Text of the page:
Mark Searby looks back at an infamous Hollywood flop, Hudson Hawk, that’s gradually built its audience over the last 30 years.

Bruce Willis wanted to be James Bond. Double O Willis. An MI6 officer but with a New Jersey accent. The Bond franchise itself had found itself in a rut during the early 1980s with Roger Moore playing the super spy well into his 40s and the storylines becoming more and more nonsensical. Willis, sensing the need for a younger more action-packed spy, started to believe that maybe he could be that new James Bond that modern audiences were crying out for.

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Of course, MGM was never going to hire a non-British actor again for its British spy franchise (it didn’t work out too well for George Lazenby). Yet Willis couldn’t shake the idea of playing a character like 007 but with a bit more modern hip-ness. He’d already written the title song for his nonexistent spy film, now he just needed to get the movie made. But the only thing he had going for him was a forthcoming lead role in a comedy-drama TV show called Moonlighting. He simply didn’t have the star power to demand a movie be made about a song he wrote.

Cut to 1989. Willis star power was on fire. Moonlighting was one of the hottest TV shows around the world. He’d broken free of being typecast as a romantic lead thanks to an explosive performance in the action film Die Hard. His vocal work for Mikey the baby in the worldwide phenomenon film Look Who’s Talking continued his rise to the upper echelons of the movie industry. Movie studios were falling over themselves to get Willis into their productions.

Bottom line: it was time for Willis to pull that song out. What’s more, this wasn’t just an actor thinking he could sing either. It also had a very accomplished musician/producer behind it as well. Robert Kraft had become firm friends with Willis when he would frequent a bar that Bruce worked at before becoming a full-time actor. It was Kraft who helped Willis put together the music for the theme tune which they called ‘Hudson Hawk Theme’. Over time, Willis and Kraft had tweaked the title character into a super sleuth who could crack any safe in the world. A wise-cracking cat-burglar with a new Jersey accent called Eddie Hawkins aka Hudson Hawk.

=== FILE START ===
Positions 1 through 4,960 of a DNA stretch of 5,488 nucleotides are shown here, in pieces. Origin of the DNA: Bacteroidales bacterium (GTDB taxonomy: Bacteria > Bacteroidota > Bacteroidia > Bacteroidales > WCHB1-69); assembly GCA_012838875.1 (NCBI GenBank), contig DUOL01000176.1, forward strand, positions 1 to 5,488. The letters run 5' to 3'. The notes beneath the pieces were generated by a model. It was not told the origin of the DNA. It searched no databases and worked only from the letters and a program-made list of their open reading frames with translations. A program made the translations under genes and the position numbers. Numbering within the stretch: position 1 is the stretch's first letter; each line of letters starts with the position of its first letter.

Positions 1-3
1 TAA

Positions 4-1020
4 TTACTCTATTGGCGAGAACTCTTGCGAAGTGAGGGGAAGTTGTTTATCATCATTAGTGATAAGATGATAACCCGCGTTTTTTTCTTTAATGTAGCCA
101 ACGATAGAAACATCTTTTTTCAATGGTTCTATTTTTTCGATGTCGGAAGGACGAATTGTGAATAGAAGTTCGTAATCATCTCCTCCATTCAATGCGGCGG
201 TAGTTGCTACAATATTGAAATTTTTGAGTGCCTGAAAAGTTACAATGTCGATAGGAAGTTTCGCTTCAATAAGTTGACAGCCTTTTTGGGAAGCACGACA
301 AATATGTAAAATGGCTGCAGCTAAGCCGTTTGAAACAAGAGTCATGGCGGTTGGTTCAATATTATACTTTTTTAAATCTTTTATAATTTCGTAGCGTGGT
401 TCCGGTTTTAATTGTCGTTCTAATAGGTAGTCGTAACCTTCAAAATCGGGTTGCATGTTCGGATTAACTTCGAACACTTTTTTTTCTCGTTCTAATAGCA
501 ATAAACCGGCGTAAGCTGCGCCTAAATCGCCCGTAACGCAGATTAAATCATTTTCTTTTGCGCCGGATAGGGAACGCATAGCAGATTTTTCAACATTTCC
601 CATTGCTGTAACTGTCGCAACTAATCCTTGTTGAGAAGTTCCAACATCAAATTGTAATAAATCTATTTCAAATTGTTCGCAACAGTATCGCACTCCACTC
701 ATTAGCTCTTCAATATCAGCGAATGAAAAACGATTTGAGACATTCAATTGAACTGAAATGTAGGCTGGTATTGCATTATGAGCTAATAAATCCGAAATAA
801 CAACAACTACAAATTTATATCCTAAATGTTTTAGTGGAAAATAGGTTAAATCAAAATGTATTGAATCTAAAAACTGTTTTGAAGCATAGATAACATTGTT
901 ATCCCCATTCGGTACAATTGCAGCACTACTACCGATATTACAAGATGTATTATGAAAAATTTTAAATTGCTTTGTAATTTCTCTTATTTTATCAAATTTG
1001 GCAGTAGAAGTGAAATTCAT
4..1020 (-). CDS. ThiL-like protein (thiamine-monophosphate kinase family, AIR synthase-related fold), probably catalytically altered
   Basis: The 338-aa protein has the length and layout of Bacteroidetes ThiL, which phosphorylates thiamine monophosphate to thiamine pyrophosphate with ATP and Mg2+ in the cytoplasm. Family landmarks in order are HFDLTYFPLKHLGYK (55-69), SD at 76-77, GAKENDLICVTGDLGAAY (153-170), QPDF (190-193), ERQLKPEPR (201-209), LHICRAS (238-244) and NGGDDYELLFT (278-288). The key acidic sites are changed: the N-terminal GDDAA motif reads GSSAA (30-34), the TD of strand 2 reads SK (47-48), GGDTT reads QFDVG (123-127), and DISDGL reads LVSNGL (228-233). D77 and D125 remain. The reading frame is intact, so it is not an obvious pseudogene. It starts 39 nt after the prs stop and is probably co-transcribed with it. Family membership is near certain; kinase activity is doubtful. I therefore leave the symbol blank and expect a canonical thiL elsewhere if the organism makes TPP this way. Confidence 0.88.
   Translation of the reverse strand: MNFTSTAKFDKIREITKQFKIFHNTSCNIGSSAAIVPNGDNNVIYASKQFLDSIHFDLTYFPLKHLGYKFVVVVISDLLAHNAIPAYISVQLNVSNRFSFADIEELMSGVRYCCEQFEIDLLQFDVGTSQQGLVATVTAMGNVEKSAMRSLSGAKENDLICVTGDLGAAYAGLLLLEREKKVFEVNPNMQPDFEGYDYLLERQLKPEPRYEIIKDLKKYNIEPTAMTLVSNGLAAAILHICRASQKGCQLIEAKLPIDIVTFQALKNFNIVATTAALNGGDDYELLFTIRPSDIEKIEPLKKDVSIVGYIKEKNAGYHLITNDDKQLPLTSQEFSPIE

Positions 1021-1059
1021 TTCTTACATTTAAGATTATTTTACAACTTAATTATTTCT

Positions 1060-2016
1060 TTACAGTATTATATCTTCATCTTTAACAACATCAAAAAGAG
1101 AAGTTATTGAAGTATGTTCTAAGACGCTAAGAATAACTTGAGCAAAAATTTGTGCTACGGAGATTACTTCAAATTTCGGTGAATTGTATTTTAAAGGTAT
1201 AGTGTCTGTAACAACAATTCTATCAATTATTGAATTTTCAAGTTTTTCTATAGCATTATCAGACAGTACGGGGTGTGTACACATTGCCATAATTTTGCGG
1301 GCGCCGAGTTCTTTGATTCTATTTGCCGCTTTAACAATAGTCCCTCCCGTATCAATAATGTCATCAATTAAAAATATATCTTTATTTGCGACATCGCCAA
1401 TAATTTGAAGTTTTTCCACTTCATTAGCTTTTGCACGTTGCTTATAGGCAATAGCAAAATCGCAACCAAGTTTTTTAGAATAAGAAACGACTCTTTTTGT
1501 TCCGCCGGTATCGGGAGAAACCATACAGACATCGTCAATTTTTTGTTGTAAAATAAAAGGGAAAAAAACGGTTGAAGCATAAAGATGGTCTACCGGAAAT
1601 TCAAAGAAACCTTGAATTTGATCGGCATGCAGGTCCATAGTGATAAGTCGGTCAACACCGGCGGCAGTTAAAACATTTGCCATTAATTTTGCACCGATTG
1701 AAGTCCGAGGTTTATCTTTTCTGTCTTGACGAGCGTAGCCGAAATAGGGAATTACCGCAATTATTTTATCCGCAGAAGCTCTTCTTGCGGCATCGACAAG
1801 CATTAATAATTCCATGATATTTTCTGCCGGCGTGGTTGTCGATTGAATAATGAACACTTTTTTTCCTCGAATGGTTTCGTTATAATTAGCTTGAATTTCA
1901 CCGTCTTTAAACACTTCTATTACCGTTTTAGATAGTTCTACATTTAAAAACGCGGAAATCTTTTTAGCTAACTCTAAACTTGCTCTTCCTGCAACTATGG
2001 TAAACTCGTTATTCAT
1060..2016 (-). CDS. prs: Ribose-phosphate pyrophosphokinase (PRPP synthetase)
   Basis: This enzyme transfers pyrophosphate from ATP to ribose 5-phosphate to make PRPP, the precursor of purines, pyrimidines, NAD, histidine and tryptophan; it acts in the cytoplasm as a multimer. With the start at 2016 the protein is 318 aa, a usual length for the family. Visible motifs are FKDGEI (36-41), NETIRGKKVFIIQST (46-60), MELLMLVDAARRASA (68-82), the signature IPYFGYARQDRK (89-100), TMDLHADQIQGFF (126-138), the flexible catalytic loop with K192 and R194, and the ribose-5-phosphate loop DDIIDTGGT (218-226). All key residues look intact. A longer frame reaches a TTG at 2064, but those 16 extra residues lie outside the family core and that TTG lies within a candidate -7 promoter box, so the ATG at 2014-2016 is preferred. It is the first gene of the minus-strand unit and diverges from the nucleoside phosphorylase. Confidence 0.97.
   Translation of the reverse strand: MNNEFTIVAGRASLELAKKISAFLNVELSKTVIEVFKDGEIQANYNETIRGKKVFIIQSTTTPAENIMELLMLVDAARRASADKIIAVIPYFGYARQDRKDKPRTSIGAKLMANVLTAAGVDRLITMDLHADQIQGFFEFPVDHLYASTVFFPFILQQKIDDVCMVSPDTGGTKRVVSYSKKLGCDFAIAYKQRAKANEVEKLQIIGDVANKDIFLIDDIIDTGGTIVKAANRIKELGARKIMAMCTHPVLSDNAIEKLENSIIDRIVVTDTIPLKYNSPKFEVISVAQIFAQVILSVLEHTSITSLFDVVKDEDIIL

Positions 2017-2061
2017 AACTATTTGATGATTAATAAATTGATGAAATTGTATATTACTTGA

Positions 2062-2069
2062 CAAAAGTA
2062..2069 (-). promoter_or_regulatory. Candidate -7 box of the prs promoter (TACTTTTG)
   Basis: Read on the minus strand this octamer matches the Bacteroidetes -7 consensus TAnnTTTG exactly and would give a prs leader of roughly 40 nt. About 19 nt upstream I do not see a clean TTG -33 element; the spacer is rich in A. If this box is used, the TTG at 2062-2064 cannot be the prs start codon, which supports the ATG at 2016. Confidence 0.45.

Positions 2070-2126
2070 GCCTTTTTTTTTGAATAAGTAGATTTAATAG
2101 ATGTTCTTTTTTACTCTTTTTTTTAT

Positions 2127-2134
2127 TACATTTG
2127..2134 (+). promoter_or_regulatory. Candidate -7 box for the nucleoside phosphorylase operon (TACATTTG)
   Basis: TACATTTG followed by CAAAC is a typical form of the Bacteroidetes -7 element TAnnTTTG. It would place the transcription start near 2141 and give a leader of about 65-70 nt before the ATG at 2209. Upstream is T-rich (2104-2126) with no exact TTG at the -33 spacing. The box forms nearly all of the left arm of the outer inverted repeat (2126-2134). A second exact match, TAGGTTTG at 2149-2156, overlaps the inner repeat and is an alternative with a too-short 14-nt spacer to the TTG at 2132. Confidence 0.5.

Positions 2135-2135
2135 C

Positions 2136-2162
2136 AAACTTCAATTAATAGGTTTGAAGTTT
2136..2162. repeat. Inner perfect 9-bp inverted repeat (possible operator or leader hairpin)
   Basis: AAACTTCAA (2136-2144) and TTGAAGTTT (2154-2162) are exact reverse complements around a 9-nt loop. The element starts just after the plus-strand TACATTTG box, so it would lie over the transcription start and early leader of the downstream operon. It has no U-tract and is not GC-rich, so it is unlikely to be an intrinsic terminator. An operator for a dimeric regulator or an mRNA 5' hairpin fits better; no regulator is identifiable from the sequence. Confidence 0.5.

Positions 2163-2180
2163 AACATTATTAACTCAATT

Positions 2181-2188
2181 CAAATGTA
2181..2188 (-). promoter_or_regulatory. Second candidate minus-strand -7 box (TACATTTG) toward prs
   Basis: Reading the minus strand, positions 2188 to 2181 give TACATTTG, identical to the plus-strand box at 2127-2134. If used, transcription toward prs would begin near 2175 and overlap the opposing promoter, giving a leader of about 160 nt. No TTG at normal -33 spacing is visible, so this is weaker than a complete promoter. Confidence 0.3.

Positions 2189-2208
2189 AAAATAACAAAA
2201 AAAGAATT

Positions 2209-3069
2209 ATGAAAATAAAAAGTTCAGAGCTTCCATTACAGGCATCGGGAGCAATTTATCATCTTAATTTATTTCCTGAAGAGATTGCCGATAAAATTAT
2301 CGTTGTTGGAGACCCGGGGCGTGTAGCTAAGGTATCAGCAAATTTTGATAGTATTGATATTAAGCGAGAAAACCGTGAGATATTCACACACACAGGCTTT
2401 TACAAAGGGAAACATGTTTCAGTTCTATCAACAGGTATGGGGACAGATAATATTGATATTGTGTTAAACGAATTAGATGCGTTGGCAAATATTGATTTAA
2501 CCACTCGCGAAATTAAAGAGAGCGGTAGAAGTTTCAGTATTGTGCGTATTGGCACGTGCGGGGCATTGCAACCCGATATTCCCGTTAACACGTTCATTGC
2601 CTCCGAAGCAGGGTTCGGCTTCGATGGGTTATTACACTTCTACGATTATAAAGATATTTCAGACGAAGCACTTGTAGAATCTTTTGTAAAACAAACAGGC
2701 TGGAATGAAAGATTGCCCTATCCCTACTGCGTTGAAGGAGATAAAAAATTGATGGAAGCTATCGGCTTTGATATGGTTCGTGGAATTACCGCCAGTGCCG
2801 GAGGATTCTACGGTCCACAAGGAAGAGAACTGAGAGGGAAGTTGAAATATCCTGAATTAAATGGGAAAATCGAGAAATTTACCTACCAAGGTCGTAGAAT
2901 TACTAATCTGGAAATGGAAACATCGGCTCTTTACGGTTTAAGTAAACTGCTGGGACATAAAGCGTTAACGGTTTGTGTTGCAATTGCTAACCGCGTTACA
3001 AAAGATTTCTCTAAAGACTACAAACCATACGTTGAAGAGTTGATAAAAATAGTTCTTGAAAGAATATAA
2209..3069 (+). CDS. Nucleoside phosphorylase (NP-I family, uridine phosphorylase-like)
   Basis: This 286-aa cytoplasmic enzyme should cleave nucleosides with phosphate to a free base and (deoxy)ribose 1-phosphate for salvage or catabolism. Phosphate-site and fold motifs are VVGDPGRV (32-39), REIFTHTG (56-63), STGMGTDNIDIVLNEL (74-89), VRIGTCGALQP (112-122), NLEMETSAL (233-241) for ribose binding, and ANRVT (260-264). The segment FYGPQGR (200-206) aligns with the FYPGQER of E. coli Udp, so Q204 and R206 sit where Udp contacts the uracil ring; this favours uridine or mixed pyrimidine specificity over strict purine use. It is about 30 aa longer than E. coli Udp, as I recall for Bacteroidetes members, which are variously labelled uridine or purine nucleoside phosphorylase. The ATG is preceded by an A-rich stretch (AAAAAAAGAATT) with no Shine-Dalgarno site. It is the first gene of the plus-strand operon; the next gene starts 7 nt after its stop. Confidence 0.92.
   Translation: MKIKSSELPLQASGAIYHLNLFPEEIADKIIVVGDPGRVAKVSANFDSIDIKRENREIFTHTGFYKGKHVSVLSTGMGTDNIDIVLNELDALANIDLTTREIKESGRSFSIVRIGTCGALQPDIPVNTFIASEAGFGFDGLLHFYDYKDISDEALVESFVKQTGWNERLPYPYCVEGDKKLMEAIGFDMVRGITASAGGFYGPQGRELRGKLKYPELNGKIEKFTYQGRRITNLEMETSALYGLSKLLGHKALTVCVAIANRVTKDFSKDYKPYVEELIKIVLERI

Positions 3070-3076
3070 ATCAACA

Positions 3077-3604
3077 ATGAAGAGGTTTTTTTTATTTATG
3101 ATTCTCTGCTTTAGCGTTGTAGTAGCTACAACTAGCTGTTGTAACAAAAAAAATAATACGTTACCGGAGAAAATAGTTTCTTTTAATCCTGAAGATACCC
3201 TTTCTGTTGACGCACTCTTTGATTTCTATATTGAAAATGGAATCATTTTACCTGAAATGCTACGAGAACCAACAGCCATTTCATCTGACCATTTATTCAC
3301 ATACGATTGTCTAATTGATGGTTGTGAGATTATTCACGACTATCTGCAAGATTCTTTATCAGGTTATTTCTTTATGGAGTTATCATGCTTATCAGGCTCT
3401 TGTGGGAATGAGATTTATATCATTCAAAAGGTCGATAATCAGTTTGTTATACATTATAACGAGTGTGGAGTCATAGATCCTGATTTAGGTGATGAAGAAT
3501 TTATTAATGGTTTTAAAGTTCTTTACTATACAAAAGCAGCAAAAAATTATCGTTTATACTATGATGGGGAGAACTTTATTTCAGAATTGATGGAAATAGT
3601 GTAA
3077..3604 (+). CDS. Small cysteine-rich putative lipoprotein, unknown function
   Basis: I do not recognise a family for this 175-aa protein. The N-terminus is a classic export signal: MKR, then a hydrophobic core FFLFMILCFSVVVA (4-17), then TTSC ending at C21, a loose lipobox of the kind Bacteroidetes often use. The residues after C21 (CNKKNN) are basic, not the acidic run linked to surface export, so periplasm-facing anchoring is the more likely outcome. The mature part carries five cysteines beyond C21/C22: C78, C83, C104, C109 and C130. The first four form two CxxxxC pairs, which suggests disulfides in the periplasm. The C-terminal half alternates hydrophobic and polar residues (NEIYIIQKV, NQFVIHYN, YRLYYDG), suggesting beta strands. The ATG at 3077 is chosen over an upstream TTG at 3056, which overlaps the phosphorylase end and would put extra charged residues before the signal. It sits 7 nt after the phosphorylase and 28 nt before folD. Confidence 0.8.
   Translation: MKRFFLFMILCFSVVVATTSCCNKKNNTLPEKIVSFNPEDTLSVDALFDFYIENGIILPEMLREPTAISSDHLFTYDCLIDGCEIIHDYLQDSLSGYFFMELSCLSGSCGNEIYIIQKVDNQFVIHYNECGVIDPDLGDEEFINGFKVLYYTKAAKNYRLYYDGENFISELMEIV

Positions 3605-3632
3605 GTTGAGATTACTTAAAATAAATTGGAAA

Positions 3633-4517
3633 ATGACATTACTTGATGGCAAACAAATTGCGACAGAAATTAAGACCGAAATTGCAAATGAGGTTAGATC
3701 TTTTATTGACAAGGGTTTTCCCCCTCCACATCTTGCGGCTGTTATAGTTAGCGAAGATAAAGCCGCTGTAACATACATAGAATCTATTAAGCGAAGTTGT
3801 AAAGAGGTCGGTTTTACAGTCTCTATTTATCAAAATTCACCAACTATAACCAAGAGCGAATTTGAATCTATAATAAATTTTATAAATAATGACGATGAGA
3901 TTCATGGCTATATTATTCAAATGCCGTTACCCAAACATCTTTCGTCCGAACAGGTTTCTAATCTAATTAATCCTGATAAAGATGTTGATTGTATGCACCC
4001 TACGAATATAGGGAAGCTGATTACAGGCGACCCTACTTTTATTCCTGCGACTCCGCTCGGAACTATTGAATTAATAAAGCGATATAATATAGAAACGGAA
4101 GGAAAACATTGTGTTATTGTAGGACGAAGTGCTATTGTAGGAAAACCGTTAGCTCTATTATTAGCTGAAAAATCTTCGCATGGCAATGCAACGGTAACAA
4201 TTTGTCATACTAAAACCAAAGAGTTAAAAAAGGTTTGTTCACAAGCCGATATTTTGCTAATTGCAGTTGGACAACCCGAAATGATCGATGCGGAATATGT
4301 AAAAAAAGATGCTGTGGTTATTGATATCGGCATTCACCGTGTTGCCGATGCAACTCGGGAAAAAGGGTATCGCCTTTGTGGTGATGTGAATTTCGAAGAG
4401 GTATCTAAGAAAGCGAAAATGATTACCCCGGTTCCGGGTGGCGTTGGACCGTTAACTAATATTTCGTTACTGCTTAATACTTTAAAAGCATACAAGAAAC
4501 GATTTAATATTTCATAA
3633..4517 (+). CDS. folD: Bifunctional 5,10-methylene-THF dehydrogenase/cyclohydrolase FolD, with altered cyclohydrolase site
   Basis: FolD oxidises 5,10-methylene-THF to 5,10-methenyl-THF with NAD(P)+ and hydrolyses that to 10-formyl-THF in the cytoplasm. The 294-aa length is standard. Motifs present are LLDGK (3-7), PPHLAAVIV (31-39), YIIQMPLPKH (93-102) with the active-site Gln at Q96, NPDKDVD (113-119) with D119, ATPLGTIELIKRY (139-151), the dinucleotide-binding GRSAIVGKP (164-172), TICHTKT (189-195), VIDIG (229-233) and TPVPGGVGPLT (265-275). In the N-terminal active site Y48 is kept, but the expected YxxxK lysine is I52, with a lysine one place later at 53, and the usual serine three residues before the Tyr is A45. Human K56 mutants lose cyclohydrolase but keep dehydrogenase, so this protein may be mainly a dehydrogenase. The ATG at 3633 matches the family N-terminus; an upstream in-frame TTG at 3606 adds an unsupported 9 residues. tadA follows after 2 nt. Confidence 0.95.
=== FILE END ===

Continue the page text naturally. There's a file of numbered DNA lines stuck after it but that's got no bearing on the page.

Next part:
Flying

Big time producer Joel Silver, who’d previously experienced huge success with Willis in Die Hard 1 and 2, threw money at Hudson Hawk. Bags and bags of money. Originally set to cost $42m, the budget soon ballooned past $50 million with some putting the final price at $70 million. Mind you, it was never going to be cheap filming in European locations such as Italy, England and Hungary. Problems arose in Budapest when the correct materials including paint and fabric couldn’t be found and had to be shipped in from Germany and England. It also didn’t help that the Gold Machine that was to feature in the finale was made in England at a cost of $1 million, but had to be shipped to Hungary in five 20-foot long juggernauts because that’s where the sets had been constructed.

Behind the camera was proving to be just as difficult. Director Michael Lehmann was experiencing what it was like to helm a big budget Hollywood studio film after previously hitting with indie movies Heathers and Meet The Applegates. Lehmann was being given conflicting notes from the studio, the producers and the lead actor as to how he should direct the film. Reports surfaced that Willis was unofficially calling the shots and Lehmann was just following. Willis did address the rumour by saying “We all contributed ideas. If I thought up a joke, we used it. But Michael directed this film.”

The shooting schedule slid from 81 to 106 days of filming before it finally wrapped. It wasn’t helped by the script re-writes that were taking place during filming (a reported 80 drafts of the script was never denied). The final script wasn’t locked into place until three weeks before the end of filming. It was an exhausting filming experience for everyone involved, but the worst was yet to come.

By the time the film-going public clapped eyes on the Hawk it had mutated into a box office turkey. It lasted only four weeks in US cinemas and pulled in a measly $16 million. If that wasn’t bad enough industry insiders were comparing it to Warren Beatty’s Ishtar film that also spectacularly bombed several years earlier. Bruce Willis had a response for those lambasting him for the film’s failure “I don’t concern myself with box office, I concern myself with being an interesting actor.”

Problems

So where did it all go so wrong for Hudson Hawk? One of the big problems was that the moviegoing public didn’t know what the film was. The trailers made it seem as if it would be another Willis action movie. The film’s poster screamed ‘Catch the excitement! Catch the adventure! Catch the thief!’ Nowhere in the trailer, poster or other marketing material did it mention comedy or musical.

It didn’t help that those involved in the film didn’t fully understand its tone either. When producer Joel Silver was on-set he would shout out films that he felt Hudson Hawk could be compared to, movies such as The Blues Brothers, The Flintstones, The Pink Panther, Ocean’s 11 and It’s A Mad, Mad, Mad, Mad World. There were suggestions that it could be a James Bond for the 90s. Or an updated Bob Hope and Bing Crosby-esque road trip movie.